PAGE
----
We use affiliate links for products we love and recommend and we may receive a commission at no additional cost to you if you purchase through our links.

Having a cesarean section is essentially the same as having major abdominal surgery. A human life was grown then birthed via the “sun roof” of your body and is nothing short of amazing! Congratulations! Whether the c-section was your birth choice or due to an emergency, there are plenty of things you can do to make the healing process easier.

baby born via c-section with three doctors in green scrubs
Photo by Amit Gaur via Unsplash

Now you’re handed a bundle of joy, an ice pack, some fashionable mesh underwear and told not to lift anything more than 10 lbs (aka your baby) for a few weeks. 

What should you do?


Breathe into your diaphragm, lower abdomen and lower ribcage as it feels comfortable to help increase oxygenated blood to healing tissues. Moments when you’re sitting, pumping, resting, nursing/feeding are great times to perform a general body scan and loosen your jaw, let go of your shoulder tension, unclench your abdomen and relax your pelvic floor muscles. Let it all GO!

Poop Effectively

Take your stool softeners as prescribed or advised, hug a pillow for abdominal support, exhale with effort, and use a Squatty Potty or step stool (which will position your knees higher than your hips) to help relax your pelvic floor when you go to the bathroom. Make sure you’re drinking plenty of water (half your body weight in ounces plus some!). Eat lots of insoluble (helps move poop out) and soluble fiber (helps poop come together) to aid with easy poops. Try not to strain or hold your breath when peeing or pooping. 

Gentle Movements

Allow your body whatever time it requires to heal from growing a baby followed by recent abdominal surgery. You might have been given an abdominal support or binder to help support your trunk and core. Use that as prescribed, typically no longer than 2 weeks during standing activities.  As you feel up to it, go for short walks in/around your home, then extend distances 1 block at a time. Hold onto and push your baby stroller for support, but if your walk has hills (some parts of Florida have hills!), try to stay on flat, level ground before attempting inclines and rough terrains. Gentle stretches including: seated figure-4 piriformis stretch, laying down knee to chest glute/butt stretch, laying flat on the couch/floor/bed  and moving arms like a snow angel can be done in 20-30 second intervals as long as they do not cause pain. 

Cesarean Massage & Desensitization

After leaving the hospital you’ll have a bandage, glue, and/or stitches over your lower abdominal incision. Gentle massage several inches away from the actual incision with clean hands promoting blood flow, circulation, and oxygenation are beneficial days after delivery. As the stitches dissolve, or glue falls off, you can progress the clean finger tip massage closer to the incision itself. Around 3-5 weeks postpartum or when the incision is fully healed begin with gentle massage over, under, to the left, to the right, all around the incision. Taking time to get ‘up under’ the scar as well as weeks go by. Scar tissue can take the shape of an iceberg, so we want to break up the scar tissue from all angles to prevent restrictions or adhesions and help with muscle activation. If the thought of touch or the initial touch is scary, start with desensitization. For example, go next to the scar with a soft baby blanket or make up brush and lightly brush over the scar from side to side or up and down. Make sure to notice how it feels while telling yourself, ‘this is a makeup brush, etc.’ as we are trying to retrain your injured nerves to feel things the way they should be felt vs the current flight or fight (numb or painful) feelings they are experiencing post surgery/trauma. Progress to more rough textures and pressures as your nerves and tissue heal.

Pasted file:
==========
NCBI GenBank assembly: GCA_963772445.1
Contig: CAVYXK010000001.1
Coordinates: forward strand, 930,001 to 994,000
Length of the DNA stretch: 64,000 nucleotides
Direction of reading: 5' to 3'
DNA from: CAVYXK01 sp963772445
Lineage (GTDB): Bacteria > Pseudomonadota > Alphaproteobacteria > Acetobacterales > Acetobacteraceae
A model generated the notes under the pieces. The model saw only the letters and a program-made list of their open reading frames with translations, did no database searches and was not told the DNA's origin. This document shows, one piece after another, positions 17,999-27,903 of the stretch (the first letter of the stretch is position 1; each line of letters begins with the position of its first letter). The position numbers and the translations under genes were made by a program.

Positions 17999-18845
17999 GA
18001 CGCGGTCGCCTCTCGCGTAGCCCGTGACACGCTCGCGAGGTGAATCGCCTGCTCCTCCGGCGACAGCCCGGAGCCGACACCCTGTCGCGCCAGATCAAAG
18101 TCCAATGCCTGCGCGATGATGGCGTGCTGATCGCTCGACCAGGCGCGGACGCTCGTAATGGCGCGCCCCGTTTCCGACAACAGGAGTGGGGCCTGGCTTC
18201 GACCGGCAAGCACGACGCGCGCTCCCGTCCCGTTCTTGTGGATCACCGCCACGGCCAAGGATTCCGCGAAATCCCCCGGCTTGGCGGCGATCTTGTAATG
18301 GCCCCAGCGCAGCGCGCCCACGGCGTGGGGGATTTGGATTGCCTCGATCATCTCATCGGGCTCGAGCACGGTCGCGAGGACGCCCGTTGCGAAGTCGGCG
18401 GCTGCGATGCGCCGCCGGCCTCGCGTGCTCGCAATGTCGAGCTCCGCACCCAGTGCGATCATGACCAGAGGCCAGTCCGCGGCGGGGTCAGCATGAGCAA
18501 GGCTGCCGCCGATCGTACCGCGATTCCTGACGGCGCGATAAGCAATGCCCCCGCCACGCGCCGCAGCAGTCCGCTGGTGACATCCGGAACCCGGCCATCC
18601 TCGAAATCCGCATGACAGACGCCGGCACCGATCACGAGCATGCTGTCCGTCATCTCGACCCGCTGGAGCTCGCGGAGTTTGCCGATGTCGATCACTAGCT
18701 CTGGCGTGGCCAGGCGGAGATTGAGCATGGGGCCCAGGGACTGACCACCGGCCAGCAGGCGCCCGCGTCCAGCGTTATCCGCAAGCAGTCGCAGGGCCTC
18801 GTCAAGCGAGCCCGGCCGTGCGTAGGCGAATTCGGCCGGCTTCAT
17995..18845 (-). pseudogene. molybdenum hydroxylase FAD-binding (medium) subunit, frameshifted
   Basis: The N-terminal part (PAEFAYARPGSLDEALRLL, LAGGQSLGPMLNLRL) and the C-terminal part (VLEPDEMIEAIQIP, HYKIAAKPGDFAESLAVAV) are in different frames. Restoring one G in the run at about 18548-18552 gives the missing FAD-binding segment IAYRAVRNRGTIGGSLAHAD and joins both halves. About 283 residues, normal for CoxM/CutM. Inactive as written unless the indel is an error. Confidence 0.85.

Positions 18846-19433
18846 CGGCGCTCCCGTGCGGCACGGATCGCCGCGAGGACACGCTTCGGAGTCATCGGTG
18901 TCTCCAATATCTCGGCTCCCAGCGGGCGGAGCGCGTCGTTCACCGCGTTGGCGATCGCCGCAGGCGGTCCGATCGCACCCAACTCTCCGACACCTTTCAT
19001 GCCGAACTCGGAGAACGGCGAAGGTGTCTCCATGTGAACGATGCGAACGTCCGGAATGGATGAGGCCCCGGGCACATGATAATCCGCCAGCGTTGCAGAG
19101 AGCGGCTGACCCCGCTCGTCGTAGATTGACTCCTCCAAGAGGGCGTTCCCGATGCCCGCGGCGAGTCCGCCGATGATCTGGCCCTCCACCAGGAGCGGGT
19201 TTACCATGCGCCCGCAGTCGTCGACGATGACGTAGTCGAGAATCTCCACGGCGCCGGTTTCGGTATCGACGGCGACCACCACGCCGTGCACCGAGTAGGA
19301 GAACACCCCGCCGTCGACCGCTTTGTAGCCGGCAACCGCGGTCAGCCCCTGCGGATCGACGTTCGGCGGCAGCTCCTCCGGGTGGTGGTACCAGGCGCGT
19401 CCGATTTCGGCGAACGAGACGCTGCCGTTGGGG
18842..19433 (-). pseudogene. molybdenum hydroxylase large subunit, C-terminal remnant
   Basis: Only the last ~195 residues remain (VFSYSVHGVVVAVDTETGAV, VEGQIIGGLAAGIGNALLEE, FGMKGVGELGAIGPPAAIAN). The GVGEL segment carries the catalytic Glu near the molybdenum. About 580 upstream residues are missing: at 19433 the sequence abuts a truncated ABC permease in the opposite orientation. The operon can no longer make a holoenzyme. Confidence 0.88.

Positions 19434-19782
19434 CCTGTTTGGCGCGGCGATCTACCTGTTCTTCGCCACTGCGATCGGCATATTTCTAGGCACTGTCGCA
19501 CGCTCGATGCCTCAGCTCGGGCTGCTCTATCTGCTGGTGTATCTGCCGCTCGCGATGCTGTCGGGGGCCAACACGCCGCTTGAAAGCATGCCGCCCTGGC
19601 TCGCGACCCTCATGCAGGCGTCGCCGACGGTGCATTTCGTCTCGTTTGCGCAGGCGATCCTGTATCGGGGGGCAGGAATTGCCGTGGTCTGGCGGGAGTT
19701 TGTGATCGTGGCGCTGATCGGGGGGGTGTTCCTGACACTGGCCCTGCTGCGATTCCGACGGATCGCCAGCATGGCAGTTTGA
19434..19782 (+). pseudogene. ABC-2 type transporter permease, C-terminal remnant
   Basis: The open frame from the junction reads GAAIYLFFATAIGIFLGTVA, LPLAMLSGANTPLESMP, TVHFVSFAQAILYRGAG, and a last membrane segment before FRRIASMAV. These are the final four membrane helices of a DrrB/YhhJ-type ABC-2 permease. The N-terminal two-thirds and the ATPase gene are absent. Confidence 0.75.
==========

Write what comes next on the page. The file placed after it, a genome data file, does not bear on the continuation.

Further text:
Schedule your appointment with a Pelvic Health Physical/Occupational Therapist

Seeing a pelvic health PT/OT during pregnancy is ideal. Granted, anytime is a great time to start receiving care! A pelvic health physical therapist can assess your core, pelvic floor, cesarean section, review body mechanics, provide specific exercises, and guide you in your journey postpartum. Florida is a Direct Access state meaning you do not need a referral to seek care from a licensed doctor of physical therapy ((Medicare and Medicaid excluded). 

Give yourself Grace

Each pregnancy, delivery, postpartum situation is incredibly different, even your own previous births. Do not compare yourself to a previous postpartum recovery or someone else’s journey. We all have our own triumphs and challenges that make us who we are as unique parents and moms. I’m proud of you exactly where you are today!

Ask AND ACCEPT help!

Help is out there, you do have to ask for it, then accept it. Visit Postpartum Support International for a list of local mental health therapists and psychologists in your area and/or state. Seek out assistance and support from a postpartum doula, neighbors, helpful family and friends you trust to help you with household chores, meal prep, whatever you might need (and are comfortable with asking). So you can get some rest and not push yourself too much in your first few healing weeks. 

As a Doctor of Physical Therapy, I am passionate about helping you recover from your c-section! I wish you all a happy and healthy recovery, and remember… you’re doing great!


Please enter your comment!
Please enter your name here